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Rights Group Demands Release Of LGBTI Siblings From Chechen Detention Center

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Ismail Isayev (left) and brother Salekh Magamadov (right). (Российская ЛГБТ-сеть [Russian LGBT Network]/Twitter)

This article originally appeared on Radio Free Europe/Radio Liberty

Amnesty International has called for the immediate release of two Chechen siblings who face possible 8 1/2-year prison sentences for what the rights group describes as false accusations of “aiding illegal armed groups.”

It says a verdict is expected in the Achkhoy-Martan district court of the southern Russian republic on February 22 in the case against siblings Salekh Magamadov, 21, and Ismail Isayev, 19.

One of the two is gay and the other is gender-transitioning, Amnesty says.

“Salekh Magamadov and Ismail [Isayev] must be immediately and unconditionally released. They should never have been charged in the first place,” a statement quotes Marie Struthers, Amnesty International’s Eastern Europe and Central Asia director, as saying.

“Belonging to the LGBTI community in Chechnya — or anywhere else for that matter — is not a crime,” Struthers said. “Their ordeal must end now.”

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The two have been in a Grozny detention center since February 2021.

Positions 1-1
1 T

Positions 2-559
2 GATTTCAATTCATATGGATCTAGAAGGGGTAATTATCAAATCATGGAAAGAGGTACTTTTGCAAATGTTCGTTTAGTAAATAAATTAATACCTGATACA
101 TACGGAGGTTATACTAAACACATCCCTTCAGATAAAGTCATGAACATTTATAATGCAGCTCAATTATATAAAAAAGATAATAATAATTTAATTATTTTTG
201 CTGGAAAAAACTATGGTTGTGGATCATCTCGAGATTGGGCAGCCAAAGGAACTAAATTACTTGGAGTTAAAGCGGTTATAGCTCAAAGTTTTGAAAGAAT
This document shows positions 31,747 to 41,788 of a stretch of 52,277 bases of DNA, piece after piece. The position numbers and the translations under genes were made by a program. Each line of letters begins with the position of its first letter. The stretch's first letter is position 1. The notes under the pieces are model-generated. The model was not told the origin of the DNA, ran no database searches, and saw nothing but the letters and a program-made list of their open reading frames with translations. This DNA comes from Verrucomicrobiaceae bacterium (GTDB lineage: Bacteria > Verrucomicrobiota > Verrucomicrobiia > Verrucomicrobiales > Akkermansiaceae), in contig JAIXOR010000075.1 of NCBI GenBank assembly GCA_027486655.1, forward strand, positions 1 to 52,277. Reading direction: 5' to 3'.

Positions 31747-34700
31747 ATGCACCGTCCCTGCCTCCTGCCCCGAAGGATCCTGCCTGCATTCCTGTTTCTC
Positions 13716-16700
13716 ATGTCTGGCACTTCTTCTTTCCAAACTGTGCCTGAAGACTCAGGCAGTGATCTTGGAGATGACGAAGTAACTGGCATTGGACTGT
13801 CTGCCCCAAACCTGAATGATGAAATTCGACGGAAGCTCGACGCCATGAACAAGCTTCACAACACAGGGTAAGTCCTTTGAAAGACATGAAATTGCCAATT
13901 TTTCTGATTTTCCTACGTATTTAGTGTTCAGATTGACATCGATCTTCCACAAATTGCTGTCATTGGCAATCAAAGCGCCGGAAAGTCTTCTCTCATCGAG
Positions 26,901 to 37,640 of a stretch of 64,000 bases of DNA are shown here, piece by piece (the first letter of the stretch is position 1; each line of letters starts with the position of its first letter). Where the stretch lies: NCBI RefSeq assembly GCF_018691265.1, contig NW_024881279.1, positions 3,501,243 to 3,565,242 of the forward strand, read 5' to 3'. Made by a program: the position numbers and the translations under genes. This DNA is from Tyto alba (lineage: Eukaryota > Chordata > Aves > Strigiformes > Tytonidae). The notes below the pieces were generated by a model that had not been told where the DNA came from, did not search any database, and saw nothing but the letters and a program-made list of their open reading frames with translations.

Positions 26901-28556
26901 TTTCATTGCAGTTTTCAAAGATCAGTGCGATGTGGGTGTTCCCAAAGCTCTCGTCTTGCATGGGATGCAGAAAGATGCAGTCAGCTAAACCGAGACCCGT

In September, the Moscow-based Memorial Human Rights Center, which was recently ordered by Russian authorities to shut its doors, recognized the siblings as political prisoners and said their case was “marred with blatant violations.”

In July 2020, the Russian LGBT Network helped Magamadov and Isayev move to the city of Nizhny Novgorod, from which they planned to leave Russia for an unspecified foreign country.

But they were abducted from a flat provided by a local NGO and taken to Chechnya a year ago.

The volatile region’s government and its leader, Ramzan Kadyrov, who has ruled Chechnya since 2007, are frequently accused by Russian and international activists of overseeing grave human rights abuses that include abductions, torture, and extrajudicial killings.


Copyright © 2022 RFE/RL, Inc. Reprinted with the permission of Radio Free Europe/Radio Liberty, 1201 Connecticut Ave NW, Ste 400, Washington DC 20036.

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